Most Common Pediatric Urgent Care Illnesses and Injuries
As we mark our return to warmer and (hopefully) drier weather, children will soon be back to doing what do they best: acting like kids and getting hurt. In this post, we will review some of the most common reasons children visit our Nashville urgent care clinic. We will also provide some information which will hopefully result in a smoother urgent care experience for you and your child.
According to a 2016 study published in the journal Pediatrics, the three most common diagnoses for children who visited an urgent care or walk in clinic were upper respiratory infection, fever, and otitis media. Let us begin by examining each of the conditions in detail.
Common Respiratory Infections: Flu, Strep Throat, Colds
An upper respiratory infection is an infection of the nose, sinuses, throat, and/or larynx (voice box and vocal cords). What we think of as the common cold definitely fits into this category, but influenza, strep throat (streptococcal pharyngitis), and bacterial sinusitis are also included. Many times these infections are caused by viruses, but not always.
At our urgent care clinic we offer rapid point of care testing for influenza. Antiviral medications such as Tamiflu (oseltamivir) work to shorten duration of symptoms. They also have been shown in studies to reduce complications and lessen the risk of death from influenza. Antiviral therapy is recommended by the Centers for Disease Control and Pediatric Infectious Diseases Society of America for many patients, including all patients under the age of 2. Does everyone with influenza have to take Tamiflu? Clearly the answer is no but we are happy to discuss the pros and cons with every patient/family to help make the decision which is best for your child.
Strep throat (bacterial or streptococcal pharyngitis) is typically treated with antibiotics, and can be diagnosed with a rapid swab or throat culture if the swab is negative. Often a child with persistent runny nose and congestion (especially for more than 7-10 days) has rhinosinusitis, a sinus infection that may be caused by a bacterium which will improve dramatically with the correct antibiotic.
It is clear that the majority of upper respiratory infections are caused by simple viruses that need to run their course. However, if your child appears quite ill, isn’t improving or you have concerns, our urgent care providers may be able to confirm that nothing more serious is going on (such as pneumonia) from a careful physical exam or additional testing such as a chest x-ray. Even if we don’t feel that antimicrobial therapy will help your child, we can provide reassurance and discuss the expected time course of the illness. We can also possibly recommend some adjuvant non-antibiotic therapy which can speed along your child’s recovery.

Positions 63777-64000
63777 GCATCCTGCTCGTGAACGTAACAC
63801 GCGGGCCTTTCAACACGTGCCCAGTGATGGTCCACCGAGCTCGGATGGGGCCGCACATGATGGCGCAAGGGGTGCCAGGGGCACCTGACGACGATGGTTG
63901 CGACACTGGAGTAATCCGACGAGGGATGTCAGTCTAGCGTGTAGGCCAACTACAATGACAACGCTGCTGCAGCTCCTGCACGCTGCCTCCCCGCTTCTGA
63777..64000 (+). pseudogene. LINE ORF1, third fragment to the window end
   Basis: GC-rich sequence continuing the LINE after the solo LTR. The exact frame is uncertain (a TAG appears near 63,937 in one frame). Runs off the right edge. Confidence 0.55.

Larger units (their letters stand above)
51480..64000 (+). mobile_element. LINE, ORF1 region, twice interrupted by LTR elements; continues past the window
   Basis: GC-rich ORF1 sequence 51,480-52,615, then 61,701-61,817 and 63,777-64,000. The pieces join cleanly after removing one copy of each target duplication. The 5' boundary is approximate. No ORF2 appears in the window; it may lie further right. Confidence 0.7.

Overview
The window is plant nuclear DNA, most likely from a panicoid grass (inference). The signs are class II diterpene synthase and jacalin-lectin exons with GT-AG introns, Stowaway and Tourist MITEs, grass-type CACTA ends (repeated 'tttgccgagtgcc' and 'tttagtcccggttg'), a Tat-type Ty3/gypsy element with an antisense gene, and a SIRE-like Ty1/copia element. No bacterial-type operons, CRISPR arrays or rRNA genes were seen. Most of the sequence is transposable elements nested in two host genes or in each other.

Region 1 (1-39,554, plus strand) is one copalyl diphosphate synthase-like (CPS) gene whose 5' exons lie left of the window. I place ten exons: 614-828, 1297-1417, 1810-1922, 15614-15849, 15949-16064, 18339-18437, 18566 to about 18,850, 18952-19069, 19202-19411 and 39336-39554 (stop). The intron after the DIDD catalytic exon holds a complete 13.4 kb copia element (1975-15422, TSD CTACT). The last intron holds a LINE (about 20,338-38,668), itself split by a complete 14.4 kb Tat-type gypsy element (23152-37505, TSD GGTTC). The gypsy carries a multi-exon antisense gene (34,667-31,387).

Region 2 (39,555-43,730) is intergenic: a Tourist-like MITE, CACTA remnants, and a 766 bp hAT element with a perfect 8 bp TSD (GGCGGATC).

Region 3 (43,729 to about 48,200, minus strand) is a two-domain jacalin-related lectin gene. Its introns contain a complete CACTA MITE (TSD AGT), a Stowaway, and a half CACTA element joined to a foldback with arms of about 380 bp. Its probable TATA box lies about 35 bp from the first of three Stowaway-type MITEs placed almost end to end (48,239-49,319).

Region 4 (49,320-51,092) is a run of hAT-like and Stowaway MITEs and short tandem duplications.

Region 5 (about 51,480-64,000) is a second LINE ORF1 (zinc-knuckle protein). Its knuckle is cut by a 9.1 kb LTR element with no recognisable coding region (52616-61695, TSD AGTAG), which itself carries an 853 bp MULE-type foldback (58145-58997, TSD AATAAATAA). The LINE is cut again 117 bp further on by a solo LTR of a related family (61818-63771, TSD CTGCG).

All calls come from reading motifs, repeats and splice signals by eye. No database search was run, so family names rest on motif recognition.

Fever is another very common diagnosis for children who present to our urgent care walk in clinic. All of the conditions discussed above commonly cause fever, as do ear infections (discussed below). In addition, there are many viruses which infect the gastrointestinal (GI) tract and cause fever along with nausea, vomiting, and diarrhea. These children frequently benefit from an antiemetic (such as Zofran or ondanestron) which can break the cycle of vomiting, aid in rehydration and prevent the need for an IV catheter. Infections of the skin, such as cellulitis or an abscess may present with a fever and require therapy with an antibiotic or incision and drainage to remove pus from beneath the skin.
A special population to mention with regards to fever are young infants (especially less than 90 days old). Due to the development of their immune systems, it can be very difficult to distinguish between a minor viral illness and a life-threatening bacterial infection in these patients. As a result, these children are best evaluated in an Emergency Department or primary care provider’s office. For children older than 6 months, we can often confirm the cause of a fever in a child by the history and physical and point of care testing, and provide any additional therapies which might be needed in an urgent care setting.